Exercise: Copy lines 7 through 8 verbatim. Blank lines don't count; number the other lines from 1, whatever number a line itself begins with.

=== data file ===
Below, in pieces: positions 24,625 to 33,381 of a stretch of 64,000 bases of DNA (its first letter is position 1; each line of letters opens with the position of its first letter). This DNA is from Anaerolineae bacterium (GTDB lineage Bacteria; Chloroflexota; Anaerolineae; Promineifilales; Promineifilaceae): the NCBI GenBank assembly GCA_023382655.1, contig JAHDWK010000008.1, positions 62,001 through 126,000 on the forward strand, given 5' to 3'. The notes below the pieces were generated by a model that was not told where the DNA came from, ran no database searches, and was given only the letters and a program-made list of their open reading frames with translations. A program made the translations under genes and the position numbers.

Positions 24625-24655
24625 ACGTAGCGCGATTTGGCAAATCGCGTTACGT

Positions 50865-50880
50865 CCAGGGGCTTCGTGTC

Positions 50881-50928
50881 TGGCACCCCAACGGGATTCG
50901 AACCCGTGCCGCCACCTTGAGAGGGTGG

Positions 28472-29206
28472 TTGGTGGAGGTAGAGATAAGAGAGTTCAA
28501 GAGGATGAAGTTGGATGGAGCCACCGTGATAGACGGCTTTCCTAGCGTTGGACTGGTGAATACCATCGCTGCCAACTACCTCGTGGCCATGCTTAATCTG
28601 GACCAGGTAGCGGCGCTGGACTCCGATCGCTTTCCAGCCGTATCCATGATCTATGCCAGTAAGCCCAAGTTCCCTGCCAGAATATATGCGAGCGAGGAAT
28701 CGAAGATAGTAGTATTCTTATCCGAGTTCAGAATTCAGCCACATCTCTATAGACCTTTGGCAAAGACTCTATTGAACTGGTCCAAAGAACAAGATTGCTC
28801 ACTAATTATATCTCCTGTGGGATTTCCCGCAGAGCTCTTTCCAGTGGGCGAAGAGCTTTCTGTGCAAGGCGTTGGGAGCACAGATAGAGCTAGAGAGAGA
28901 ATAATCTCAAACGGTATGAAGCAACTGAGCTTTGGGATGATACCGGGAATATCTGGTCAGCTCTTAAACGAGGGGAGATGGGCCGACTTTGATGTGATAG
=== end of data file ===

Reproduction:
50881 TGGCACCCCAACGGGATTCG
50901 AACCCGTGCCGCCACCTTGAGAGGGTGG